Loose Fragment

Loose fragment from Mary to John.1

[paper torn] love me? – Have I no cause for those possessions of my mind? – Ah! how [paper torn]

and me! – ten thousand painful ideas agitate [paper torn]

not apprehend? – every thing that was mortifying, [paper torn]

don’t treat your little girl any more with that seeming carelessness; – indeed she cannot bear it; – yet let not your attentions be constrained; – I would owe them only to your tenderness! –

“Let your eyes tell her of your heart,

“It’s story is for words too delicate.”2 

But no longer will I doubt your affection; those doubts are too painful to be indulged; – besides, did you not yesterday assure me that your affection still remained the same; – certain I am that you could not deceive; – and even were you capable of doing so, the delusion is too dear not to be cherished; – yes I do believe my Eccles to be all that is amiable; – I will think that his attachment will remain unalterable; – ah! let not your Maria be disappointed; – too tenderly does she love you to bear the thought of losing you; – they tell me that your sex are inconstant, fickle and ever changing; – is it true? Are there not some exceptions? – yes, I will flatter myself I know one; – heaven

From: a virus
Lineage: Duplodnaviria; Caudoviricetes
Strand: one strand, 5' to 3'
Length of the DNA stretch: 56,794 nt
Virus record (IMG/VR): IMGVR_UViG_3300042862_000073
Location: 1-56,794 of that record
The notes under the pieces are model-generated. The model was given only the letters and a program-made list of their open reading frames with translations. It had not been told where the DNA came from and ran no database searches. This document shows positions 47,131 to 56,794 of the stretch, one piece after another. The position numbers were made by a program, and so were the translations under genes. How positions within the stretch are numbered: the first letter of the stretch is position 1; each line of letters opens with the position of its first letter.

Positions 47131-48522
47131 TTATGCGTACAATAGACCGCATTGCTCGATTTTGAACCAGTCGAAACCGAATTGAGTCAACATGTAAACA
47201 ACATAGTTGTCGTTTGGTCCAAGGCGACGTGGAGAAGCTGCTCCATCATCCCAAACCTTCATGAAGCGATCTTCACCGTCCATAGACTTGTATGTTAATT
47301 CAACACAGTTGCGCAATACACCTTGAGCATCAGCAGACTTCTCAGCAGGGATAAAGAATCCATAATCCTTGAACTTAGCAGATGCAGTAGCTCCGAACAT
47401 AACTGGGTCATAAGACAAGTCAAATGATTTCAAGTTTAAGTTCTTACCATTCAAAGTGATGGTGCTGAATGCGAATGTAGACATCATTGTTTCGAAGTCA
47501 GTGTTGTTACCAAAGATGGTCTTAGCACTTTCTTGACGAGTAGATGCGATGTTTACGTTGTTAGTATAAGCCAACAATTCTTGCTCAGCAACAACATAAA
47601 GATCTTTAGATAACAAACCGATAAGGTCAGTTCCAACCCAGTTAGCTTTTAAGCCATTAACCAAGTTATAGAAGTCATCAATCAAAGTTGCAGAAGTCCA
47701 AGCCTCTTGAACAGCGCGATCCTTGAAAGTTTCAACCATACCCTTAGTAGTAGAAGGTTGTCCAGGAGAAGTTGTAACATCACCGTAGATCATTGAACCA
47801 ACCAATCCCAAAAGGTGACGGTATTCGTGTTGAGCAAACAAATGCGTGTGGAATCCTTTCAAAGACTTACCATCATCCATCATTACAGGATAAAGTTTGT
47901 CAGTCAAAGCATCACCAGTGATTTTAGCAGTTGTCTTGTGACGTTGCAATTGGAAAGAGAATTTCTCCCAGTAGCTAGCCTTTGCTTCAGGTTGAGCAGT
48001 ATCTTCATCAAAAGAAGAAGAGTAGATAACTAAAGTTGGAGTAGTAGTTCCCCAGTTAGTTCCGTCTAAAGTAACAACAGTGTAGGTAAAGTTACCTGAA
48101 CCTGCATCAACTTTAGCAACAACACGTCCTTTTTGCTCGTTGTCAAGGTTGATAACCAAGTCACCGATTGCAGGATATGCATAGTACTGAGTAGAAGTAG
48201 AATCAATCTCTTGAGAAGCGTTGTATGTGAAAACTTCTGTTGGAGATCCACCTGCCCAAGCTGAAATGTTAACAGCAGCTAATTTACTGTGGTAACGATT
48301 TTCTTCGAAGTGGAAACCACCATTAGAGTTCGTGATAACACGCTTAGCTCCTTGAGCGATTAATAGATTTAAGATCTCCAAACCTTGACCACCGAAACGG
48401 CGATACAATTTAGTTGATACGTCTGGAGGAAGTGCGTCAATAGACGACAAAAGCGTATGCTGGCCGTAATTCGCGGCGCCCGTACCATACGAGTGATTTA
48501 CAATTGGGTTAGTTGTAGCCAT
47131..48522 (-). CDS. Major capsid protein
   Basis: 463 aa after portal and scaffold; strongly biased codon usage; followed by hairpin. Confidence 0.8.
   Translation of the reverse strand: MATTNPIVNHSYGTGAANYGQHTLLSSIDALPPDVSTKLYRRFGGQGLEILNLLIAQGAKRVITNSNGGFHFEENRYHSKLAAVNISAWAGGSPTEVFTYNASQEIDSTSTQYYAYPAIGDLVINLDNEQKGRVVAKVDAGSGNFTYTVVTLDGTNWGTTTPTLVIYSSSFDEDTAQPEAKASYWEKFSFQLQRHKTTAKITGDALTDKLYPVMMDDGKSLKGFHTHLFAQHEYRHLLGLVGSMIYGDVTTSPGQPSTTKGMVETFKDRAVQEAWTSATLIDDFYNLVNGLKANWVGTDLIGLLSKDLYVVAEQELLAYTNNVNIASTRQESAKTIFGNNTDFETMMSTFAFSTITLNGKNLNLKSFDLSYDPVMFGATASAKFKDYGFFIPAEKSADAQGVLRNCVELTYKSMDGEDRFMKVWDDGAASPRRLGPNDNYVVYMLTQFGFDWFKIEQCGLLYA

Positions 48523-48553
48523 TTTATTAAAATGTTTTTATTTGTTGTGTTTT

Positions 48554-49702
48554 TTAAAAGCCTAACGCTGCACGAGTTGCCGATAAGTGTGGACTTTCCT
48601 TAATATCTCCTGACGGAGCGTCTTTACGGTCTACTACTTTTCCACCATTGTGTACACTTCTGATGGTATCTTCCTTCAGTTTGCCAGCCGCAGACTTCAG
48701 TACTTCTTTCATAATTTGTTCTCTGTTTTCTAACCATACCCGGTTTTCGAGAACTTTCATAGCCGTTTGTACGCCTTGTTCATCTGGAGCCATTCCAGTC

1 Brooks, Correspondence 233; not in Wedd, Love Letters. This undated fragment is on a loose sheet of paper inserted in the volume of letters between Eccles and Hays belonging to the Pforzheimer Collection, NYPL.

2 Source unknown; also appears in Letter 62.